“I’ve definitely spent way too much effort trying to promote sub-par affiliate offers just because they had an attractive commission cut (like a 50% payout). Promoting quality products – even if they have a lower commission payout – is sure to earn more sales as well as build your reputation as a trusted source.” – Meg Marrs.

Marketing consultant Desiree Martinez echoes Meg’s point, saying that you should “Start by being an affiliate for a product you absolutely love and use first.” We couldn’t agree more. Pick a product you can honestly recommend and that you think your audience will like.

The Best Affiliate Programs for Beginners

There is no shortage of affiliate programs to choose from and what works best for you fully depends on your audience’s preferences. That said, here are three affiliate programs that are easy to set up and give you a lot of freedom as far as what you recommend.

Amazon Associates

Amazon’s affiliate program, called Amazon Associates, is a great way to get started with podcast affiliate marketing because it’s super easy to set up and get going. Plus, you can make an affiliate link to just about any physical product in their catalog so that you can tailor your recommendation to your audience.

One significant benefit is that your audience doesn’t need to buy the product you recommend for you to earn a commission. Amazon Associates pays commissions when your audience adds the item to their cart, not when they purchase it. They’ll also pay a commission if your audience buys a completely different product than what you recommended, which creates a “halo effect” and is a great benefit of the program.

Commission: Varies by storefront, ranging from 1-10%.
Cookie Window: 24 hours

Audible has been all over podcast affiliate marketing for over a decade now, and they have it down to a science. There are two options: use the Audible Amazon Associates program or do the unique Creator Program.

Similar to Amazon Associates, you can recommend any book out of their catalog. It’s an excellent opportunity to tailor your recommendations to your audience’s tastes.

Commission: $15 per free trial sign-up (Creator Program), or $0.50 – $10 for account sign-ups (Amazon Associates).
Cookie Window: 24 hours

Skillshare has a robust affiliate marketing program that’s pretty easy to set up. You earn $7 for every new student sign-up from your audience and receive payments monthly. You can recommend just about any course in their library and even feature student work to encourage your audience to sign up.

Commission: $7 per sign up
Cookie Window: 30 days

Affiliate Programs Experienced Podcasters Might’ve Missed
If you’ve been doing affiliate programs for a while and are looking to try something new, we recommend you look into eBay, Chewy, and HP. They’re all have solid rates and/or cookie windows that might go overlooked.

eBay Partner Network

The eBay Partner Network is a great choice if you’ve been using Amazon Associates for a while and are looking to diversify. They’re the ninth largest e-commerce retailer in the world, and you can create an affiliate link for any product on the site. eBay is also a good option if you want to connect your audience to small businesses and entrepreneurs rather than massive brands.

Commission: 1-4% with a cap for each category from $100 – $550.
Cookie Window: 24 hours

The more you understand your audience, the more niche you can get with your affiliate marketing. Chewy, a pet product retailer, has a great affiliate program that can fit many niche audiences, from busy parents to young professionals.

Commission: $15 per new customer order, which equates to around 8%.
Cookie Window: 15 days

Hewlett Packard is the 97th largest affiliate program and has some great rates and a super long cookie window. Similar to Amazon, HP has storefront-specific programs, but unlike Amazon, different international regions have different affiliate networks. You’ll need to take into account localization to take full advantage, but the effort may be worth it.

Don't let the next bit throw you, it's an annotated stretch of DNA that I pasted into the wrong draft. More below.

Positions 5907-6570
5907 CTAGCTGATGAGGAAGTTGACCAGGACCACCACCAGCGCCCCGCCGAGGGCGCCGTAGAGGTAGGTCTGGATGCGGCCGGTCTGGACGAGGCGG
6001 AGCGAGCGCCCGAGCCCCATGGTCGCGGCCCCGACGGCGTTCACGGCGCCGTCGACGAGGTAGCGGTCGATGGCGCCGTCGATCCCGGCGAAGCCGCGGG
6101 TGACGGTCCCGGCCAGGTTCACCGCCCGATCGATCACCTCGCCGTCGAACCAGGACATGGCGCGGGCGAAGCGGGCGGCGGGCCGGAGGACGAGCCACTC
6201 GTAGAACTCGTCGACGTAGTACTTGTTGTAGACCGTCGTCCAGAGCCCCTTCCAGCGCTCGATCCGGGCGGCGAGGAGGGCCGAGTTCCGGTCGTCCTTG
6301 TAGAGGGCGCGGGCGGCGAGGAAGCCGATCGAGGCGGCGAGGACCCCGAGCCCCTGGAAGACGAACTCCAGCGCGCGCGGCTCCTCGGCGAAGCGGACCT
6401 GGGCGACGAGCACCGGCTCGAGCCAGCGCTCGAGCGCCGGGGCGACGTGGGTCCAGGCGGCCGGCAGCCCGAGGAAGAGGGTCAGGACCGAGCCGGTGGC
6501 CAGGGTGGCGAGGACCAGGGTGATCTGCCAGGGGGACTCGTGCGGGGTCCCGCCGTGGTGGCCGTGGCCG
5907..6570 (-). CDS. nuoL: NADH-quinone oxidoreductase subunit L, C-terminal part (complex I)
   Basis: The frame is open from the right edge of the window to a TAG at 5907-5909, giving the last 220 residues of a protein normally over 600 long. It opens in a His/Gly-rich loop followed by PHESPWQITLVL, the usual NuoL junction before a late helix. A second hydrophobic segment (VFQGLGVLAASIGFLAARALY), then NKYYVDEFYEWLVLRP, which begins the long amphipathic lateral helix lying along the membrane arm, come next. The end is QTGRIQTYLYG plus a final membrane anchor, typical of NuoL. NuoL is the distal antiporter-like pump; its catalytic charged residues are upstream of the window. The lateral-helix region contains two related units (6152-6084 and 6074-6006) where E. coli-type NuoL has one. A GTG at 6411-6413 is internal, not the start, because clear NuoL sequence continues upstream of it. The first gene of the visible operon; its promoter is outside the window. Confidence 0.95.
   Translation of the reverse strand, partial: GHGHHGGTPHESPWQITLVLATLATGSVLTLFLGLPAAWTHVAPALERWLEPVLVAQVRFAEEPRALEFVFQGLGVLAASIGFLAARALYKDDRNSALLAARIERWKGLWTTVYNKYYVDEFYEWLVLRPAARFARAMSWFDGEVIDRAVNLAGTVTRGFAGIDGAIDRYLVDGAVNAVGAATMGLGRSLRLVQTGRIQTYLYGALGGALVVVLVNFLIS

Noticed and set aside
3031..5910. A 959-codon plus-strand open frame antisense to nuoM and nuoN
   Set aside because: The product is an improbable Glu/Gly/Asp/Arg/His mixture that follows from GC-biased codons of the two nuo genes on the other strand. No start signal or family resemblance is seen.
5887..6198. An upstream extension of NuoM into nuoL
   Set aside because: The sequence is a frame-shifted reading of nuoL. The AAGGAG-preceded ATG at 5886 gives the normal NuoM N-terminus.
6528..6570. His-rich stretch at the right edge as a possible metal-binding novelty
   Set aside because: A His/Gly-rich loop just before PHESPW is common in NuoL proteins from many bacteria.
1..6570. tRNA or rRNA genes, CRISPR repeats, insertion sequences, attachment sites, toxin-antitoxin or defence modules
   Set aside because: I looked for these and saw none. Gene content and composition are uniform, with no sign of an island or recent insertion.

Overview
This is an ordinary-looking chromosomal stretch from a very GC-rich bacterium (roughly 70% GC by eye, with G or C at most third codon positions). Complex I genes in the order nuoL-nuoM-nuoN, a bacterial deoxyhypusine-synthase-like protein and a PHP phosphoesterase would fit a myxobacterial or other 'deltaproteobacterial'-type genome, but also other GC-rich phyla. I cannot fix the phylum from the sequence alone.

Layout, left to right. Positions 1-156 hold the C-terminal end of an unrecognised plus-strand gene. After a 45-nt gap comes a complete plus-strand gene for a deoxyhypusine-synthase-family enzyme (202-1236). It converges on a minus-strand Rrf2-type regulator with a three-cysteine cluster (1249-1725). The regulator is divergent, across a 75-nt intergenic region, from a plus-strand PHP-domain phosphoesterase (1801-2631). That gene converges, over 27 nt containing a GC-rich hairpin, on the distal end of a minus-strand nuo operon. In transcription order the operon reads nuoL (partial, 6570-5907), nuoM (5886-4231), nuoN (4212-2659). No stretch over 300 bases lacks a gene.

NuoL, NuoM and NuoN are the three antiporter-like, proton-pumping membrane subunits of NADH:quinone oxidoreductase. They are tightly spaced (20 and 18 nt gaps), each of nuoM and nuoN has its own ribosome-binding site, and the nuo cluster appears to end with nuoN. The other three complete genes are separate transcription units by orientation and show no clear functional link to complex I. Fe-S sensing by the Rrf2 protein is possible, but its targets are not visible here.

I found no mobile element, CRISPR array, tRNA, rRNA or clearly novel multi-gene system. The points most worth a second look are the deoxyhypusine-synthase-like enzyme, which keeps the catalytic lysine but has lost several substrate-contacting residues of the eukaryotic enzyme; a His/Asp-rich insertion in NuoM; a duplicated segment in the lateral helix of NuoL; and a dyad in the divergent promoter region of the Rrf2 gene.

Commission: Baseline of 1%, but that moves up to 5% if you classify as a “Content” or “Influencer.”
Cookie Window: 30 days

Learn more about HP’s Affiliate Program >

Three Keys to Successful Podcast Affiliate Marketing

As you’re getting started or expanding your podcast affiliate marketing, we recommend you keep in mind three key lessons we’ve learned about affiliate marketing.

Prioritize Link Localization

You’re likely missing out on affiliate commissions if you don’t localize your links if you have international listeners. If you share a US Amazon link with your global audience and a fan of yours in the Netherlands clicks it, it might redirect to amazon.nl instead of amazon.com. This URL change is enough to throw off your attribution, so you’ll need a tool like Geniuslink, which can automatically localize all your links for you.

Maintain Link Health

Links change and break often. Without a system in place to check up on the health of your links, you’re stuck manually checking each one to make sure they work correctly. Fortunately, link health is another area GeniusLink can help you out with.

Remember: There Are No Hacks

Affiliate marketing is not a “get rich quick” scheme. It’s a way to steadily build supplemental passive income by providing value to your listeners.

In our interview with Meg, she shared this piece of advice for affiliate beginners: “Don’t get into affiliate marketing if you’re looking to try to make a quick and easy buck.” We couldn’t agree more.

Instead of aiming for a “home run” right off the bat, go into podcast affiliate marketing aiming for a single, maybe a double. Just get on base.

Keep Learning: Resources and Podcasts for Affiliate Marketing

As you continue on your affiliate marketing journey, it’s important to stay updated on all the latest developments. What we’ve written here may change in a year, or it may stay the same.

Two affiliate marketing podcasts that come recommended by affiliate marketers are:
Scott Perry, Meg Marrs, and George Hanson all recommend Authority Hacker.
Dave Bowden and George Hanson recommend Smart Passive Income.

You can also keep following the GeniusLink blog to get updates on the industry and advice from other affiliate marketers just like you.

This content was originally published here.